Professional care aimed at empowering and maximizing the family's abilities in caring is necessary, to instrumentalize it to learn how to deal with the child in the face of physical limitations arising from CP16,17. In this way, the fears and anxieties diminish in face of the difficulties experienced and it brings more security to the caregiver with the adoption of active posture, resulting in improvements in the quality of life for both the child and the family.

This motivation of the family is positive for adherence to treatment, a process that requires commitment from both the family and the health team. In this process, the hosting involves the professional's willingness to be present, attending to the most pressing needs, which go beyond the physical and biological aspects and involve the subjectivity inherent to the human and motivate the continuity of the therapy18.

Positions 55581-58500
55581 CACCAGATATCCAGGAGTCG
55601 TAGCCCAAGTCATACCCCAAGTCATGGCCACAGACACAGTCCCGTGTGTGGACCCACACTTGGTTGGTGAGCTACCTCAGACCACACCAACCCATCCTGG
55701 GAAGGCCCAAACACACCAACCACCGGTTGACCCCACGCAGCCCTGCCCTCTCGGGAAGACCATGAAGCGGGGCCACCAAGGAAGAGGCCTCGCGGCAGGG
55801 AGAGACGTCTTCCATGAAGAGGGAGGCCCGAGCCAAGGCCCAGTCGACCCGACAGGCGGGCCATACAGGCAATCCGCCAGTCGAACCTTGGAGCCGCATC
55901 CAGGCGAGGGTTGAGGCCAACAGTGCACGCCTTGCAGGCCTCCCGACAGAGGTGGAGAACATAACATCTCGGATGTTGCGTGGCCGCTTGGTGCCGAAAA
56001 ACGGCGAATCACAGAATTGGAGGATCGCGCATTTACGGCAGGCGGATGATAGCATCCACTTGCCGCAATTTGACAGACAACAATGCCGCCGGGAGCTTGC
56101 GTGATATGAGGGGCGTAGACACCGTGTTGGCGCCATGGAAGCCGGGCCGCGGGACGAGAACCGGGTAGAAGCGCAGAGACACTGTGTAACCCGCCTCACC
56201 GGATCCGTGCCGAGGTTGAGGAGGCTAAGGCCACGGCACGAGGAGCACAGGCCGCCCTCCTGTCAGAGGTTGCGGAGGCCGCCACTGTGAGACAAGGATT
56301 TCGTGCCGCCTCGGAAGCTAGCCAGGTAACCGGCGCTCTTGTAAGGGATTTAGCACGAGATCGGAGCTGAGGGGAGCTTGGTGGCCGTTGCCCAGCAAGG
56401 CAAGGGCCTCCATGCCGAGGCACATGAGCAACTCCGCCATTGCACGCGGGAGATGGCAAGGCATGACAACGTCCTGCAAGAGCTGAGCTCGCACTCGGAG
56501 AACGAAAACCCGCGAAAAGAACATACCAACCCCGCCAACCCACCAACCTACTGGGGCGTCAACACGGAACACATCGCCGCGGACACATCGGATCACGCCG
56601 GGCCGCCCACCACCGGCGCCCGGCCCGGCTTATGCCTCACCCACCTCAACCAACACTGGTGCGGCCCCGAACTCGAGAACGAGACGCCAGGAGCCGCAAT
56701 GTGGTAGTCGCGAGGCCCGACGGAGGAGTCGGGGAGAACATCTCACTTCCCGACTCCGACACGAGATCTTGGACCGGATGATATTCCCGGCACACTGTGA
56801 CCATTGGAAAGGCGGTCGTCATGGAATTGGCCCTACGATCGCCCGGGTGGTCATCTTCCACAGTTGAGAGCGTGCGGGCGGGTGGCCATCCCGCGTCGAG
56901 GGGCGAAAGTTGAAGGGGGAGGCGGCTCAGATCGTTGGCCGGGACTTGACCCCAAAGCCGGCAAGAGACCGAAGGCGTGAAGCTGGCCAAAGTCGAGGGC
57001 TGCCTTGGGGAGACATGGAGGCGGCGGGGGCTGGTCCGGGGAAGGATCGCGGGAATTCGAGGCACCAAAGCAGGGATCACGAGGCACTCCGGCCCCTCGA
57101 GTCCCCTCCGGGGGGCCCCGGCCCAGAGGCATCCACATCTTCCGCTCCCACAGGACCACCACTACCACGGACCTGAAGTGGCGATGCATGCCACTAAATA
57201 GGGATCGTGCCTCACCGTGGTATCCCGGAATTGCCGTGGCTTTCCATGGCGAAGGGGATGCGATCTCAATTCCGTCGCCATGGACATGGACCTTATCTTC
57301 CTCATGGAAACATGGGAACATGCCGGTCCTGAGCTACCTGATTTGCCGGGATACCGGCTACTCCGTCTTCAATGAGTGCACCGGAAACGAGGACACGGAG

It is necessary to think about family-centered care to motivate it. A study with mothers of children with CP emphasizes that the therapeutic routine generates physical, financial and emotional overload, and it can affect the quality of life of the primary caretaker mother, hindering a continuing care. Also, it related the therapeutic abandonment to the financial difficulties; dissatisfaction with the techniques and with the relationship with the professional19.

As families know the importance of the therapy to intervene in physical aspects, they value guidelines of this nature:

Well, professionals, today are teaching me how to do and I have been looking for a lot of help adapting G. [child] because as I do not know some things I have to seek help from these people. (E3)

I was instructed to place the ankle-foot orthosis, which improves the position of the foot and inhibits the reflex of plantar grasping helping the gait, the importance of staying at home; to make the movements; the position of sitting, lying down. (E4)